Managing Arthritis

Heat therapy for arthritis

A person holds a hot water bottle against their back.

Using heat therapy helps to relax muscles and stimulate circulation, and thereby decrease pain.  It may be helpful to apply heat before doing stretching exercises, as it warms the muscles and helps them stretch.

There are various methods of using heat therapy:

  1. Some people like to use gel packs or bags stuffed with grain to apply heat.  Follow carefully the instructions provided with them.

  2. Others prefer to use a hot water bottle, partly filled so that it is not too heavy, wrapped in a thin towel to avoid burning the skin.

  3. Another method is using a heating pad.  Be careful to use a low setting to avoid burning the skin.  Do not lie on the heating pad and do not fall asleep while using it.  Do not use the heat for more than 20 minutes.  You may want to set a timer to remind you to remove the heat.  Do not reapply the heat until the effect of the heat has disappeared.

  4. To treat the hands, some people use the oil and glove routine as follows:  Apply mineral oil generously over hands and wrists.  Put on a pair of surgical gloves and soak hands 10 – 15 minutes in hot water or a warm bowl of dry lentils.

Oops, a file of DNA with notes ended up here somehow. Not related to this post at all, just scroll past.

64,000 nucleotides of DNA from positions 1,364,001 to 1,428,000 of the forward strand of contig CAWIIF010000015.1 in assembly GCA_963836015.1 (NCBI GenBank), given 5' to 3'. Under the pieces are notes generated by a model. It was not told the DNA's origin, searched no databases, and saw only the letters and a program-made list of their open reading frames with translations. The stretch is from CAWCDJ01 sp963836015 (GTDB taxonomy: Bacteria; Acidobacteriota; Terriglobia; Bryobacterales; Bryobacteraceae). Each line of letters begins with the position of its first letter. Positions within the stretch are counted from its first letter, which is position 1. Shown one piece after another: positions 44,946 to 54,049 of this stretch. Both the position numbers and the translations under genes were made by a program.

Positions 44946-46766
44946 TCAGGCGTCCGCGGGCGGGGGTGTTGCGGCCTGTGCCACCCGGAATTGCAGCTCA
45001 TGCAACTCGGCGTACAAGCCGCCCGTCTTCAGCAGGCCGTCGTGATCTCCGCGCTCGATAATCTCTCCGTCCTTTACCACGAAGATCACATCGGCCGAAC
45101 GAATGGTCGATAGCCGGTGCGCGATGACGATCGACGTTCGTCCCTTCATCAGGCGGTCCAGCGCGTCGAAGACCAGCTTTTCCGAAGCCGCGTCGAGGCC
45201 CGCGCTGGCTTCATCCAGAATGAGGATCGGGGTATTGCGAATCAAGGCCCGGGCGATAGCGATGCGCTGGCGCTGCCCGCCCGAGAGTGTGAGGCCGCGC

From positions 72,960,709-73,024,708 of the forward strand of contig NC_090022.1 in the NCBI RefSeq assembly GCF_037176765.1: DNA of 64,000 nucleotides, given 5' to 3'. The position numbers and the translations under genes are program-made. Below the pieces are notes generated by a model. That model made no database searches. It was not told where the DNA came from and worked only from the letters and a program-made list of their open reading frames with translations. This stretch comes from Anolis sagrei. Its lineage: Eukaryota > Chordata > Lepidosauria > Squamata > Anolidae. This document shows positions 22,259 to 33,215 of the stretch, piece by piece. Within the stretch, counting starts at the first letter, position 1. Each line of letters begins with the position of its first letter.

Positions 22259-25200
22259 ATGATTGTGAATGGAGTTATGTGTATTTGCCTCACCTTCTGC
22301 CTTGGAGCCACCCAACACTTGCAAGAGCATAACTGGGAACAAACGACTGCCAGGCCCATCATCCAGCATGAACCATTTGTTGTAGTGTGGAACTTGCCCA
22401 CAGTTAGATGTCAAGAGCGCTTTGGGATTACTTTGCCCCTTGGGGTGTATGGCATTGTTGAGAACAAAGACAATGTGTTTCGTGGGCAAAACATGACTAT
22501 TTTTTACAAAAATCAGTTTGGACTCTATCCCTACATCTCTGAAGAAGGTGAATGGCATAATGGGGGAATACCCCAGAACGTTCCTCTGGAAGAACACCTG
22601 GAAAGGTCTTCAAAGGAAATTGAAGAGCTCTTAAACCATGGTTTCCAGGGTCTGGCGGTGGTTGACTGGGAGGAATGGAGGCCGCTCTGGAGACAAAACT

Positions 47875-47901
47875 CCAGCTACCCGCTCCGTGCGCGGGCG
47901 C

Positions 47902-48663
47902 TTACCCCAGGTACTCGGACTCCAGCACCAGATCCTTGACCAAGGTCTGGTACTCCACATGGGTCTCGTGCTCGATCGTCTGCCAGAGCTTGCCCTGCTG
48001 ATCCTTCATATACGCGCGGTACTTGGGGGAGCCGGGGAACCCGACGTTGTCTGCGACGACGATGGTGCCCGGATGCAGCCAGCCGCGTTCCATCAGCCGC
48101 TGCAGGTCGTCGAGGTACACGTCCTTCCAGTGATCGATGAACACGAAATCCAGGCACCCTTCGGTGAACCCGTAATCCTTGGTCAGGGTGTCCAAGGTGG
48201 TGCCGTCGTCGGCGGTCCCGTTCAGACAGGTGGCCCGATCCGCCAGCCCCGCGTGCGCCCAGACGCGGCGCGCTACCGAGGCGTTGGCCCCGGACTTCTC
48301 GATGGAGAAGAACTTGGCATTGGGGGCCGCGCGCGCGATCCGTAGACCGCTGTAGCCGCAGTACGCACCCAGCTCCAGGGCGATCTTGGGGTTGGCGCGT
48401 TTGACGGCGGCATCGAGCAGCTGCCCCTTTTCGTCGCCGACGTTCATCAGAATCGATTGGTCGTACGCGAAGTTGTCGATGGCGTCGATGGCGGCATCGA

• Do not use any source of heat after using analgesic rubs or lotions.

  • Before using any source of heat, be sure that the skin is healthy.  If you have circulatory or sensory problems, consult your doctor or therapist before applying heat to any body surface.

  • If you have hot, swollen joints, heat may not be helpful and ice may be more beneficial.

This resource was created for the Arthritis Society’s Arthritis Rehabilitation and Education Program.